DHT: Hmmm, I’m trying to think. I haven’t really gotten anything too strange yet. Yet. (Laughs) That’s the operative word, yet. (Laughs) It’s pretty much been pretty normal, “Hey, can you sign this” or “Hey, can you give a shout out” or do a birthday video, which I’m happy to do from time-to-time. I know even Mark Hamill can’t do all that stuff now (laughs), but I haven’t really gotten anything that’s too, too crazy yet. I’ve had some fans who have gotten a little obsessive but that goes with the territory. I’d say the craziest thing that’s happened so far was signing that girl’s leg and having my signature tattooed on it. That was a cool kind of crazy, like “Wow, someone really wants this on their body for the rest of their life, so okay wow, cool.” I’m sure given time there are going to be a lot crazier things. (Laughs)

NN: Finally, when Farsighted stated that “Art makes Pennywise look like Krusty” they spoke for horror fans everywhere. What does it mean to you that your character has become so exalted in such a short period of time?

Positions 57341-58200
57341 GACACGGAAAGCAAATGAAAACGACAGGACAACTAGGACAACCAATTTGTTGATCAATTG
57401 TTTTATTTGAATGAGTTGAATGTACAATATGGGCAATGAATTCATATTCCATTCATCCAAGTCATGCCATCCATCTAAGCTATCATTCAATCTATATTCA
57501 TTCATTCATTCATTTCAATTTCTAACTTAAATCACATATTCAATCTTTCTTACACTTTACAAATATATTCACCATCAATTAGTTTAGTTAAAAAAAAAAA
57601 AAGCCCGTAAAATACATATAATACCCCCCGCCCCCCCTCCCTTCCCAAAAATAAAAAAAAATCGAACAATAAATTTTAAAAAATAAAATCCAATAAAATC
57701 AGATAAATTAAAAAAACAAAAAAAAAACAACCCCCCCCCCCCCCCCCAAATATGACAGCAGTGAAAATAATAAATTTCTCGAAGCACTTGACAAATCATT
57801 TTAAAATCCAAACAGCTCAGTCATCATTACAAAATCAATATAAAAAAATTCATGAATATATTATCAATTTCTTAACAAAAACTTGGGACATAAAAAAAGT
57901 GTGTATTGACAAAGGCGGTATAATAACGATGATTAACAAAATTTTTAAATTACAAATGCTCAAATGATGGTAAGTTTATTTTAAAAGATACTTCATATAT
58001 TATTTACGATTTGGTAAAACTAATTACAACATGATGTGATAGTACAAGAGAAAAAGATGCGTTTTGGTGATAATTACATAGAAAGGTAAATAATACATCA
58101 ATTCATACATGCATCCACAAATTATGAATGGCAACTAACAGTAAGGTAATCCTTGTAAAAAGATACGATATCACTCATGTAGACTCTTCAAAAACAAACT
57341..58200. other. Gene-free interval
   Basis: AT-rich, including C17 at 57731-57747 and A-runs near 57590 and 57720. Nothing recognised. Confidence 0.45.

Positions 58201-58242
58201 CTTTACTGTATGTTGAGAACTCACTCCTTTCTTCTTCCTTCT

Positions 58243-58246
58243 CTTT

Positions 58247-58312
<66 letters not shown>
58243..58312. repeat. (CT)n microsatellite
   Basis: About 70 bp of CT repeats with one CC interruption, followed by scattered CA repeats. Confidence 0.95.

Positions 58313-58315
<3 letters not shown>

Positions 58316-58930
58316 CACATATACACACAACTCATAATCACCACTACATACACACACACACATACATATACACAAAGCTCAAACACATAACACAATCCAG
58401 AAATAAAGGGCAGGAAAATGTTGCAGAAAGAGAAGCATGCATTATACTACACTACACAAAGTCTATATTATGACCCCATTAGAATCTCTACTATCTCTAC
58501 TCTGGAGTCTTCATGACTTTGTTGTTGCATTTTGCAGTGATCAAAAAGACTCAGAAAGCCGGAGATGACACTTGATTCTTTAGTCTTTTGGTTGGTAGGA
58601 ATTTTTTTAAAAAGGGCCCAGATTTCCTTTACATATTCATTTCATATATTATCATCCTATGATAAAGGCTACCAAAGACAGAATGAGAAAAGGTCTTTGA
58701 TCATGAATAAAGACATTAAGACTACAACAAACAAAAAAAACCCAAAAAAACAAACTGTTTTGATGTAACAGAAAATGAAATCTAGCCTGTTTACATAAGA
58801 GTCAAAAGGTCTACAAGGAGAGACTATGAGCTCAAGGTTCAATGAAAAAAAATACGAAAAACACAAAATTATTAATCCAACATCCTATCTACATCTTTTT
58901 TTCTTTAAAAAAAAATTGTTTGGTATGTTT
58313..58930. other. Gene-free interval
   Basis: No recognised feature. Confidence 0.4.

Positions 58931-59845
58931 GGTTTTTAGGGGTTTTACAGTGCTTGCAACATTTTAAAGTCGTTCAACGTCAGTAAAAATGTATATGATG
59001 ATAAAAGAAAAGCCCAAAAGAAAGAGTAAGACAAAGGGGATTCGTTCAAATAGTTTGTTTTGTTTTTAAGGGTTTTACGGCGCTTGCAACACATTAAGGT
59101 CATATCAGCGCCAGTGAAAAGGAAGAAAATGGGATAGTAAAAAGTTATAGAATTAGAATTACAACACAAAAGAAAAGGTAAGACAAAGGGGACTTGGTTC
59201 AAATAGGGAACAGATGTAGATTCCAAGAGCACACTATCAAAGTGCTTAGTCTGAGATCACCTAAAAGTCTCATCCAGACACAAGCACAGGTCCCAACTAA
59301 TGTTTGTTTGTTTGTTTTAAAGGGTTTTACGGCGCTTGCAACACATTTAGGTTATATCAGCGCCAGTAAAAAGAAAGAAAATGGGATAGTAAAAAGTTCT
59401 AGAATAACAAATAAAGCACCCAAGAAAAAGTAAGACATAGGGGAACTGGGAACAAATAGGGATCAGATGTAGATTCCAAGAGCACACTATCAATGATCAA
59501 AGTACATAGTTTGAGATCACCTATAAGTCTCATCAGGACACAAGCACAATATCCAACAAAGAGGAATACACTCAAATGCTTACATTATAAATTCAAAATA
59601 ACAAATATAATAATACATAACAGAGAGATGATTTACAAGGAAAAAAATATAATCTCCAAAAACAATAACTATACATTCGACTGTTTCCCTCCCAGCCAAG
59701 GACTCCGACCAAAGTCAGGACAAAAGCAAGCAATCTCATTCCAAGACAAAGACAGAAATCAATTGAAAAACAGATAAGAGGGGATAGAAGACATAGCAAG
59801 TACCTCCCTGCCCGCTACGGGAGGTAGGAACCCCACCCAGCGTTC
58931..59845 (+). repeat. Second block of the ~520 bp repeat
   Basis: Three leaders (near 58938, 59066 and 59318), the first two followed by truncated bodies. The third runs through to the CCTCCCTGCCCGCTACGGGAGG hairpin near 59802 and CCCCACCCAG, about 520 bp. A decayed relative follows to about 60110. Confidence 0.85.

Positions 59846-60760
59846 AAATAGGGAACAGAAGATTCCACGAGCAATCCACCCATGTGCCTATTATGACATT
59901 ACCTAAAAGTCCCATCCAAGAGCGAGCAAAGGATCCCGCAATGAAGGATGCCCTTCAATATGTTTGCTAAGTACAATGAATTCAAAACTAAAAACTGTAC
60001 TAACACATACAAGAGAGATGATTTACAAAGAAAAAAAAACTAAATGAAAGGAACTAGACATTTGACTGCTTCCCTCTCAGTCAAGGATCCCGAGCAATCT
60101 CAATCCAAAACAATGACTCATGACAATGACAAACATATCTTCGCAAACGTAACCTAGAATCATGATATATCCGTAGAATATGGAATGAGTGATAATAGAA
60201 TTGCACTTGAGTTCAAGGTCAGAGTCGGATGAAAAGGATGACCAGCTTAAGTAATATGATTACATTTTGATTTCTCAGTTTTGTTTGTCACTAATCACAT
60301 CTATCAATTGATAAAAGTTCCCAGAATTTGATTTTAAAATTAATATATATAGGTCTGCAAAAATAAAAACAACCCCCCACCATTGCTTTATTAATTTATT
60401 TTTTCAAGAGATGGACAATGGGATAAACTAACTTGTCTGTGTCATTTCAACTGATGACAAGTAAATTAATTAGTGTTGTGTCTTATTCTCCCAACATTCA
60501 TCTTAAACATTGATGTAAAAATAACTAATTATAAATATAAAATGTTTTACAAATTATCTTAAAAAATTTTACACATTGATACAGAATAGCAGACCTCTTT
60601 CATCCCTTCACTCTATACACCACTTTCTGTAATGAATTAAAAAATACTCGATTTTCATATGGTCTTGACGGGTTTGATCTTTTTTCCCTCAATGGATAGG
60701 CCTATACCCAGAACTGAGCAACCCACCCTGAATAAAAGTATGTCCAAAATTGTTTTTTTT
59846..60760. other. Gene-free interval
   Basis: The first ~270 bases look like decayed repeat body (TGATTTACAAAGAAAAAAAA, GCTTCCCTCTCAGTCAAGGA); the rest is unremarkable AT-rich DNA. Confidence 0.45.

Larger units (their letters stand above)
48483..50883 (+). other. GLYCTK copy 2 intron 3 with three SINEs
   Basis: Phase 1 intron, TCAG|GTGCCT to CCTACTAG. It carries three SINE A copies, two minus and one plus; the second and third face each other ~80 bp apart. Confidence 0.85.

DHT: Oh, it means the world to me, I mean we didn’t expect that at all. We thought we had something cool, but like I said we were just this small, little, independent, low budget film that not many people knew about. I mean, we didn’t really get any real press coverage from mainstream media–we still haven’t–it’s basically from all the horror websites that have been saying stuff about us. Stuff like IGN, Vanity Fair, Hollywood Reporter, none of them have said bupkis about us.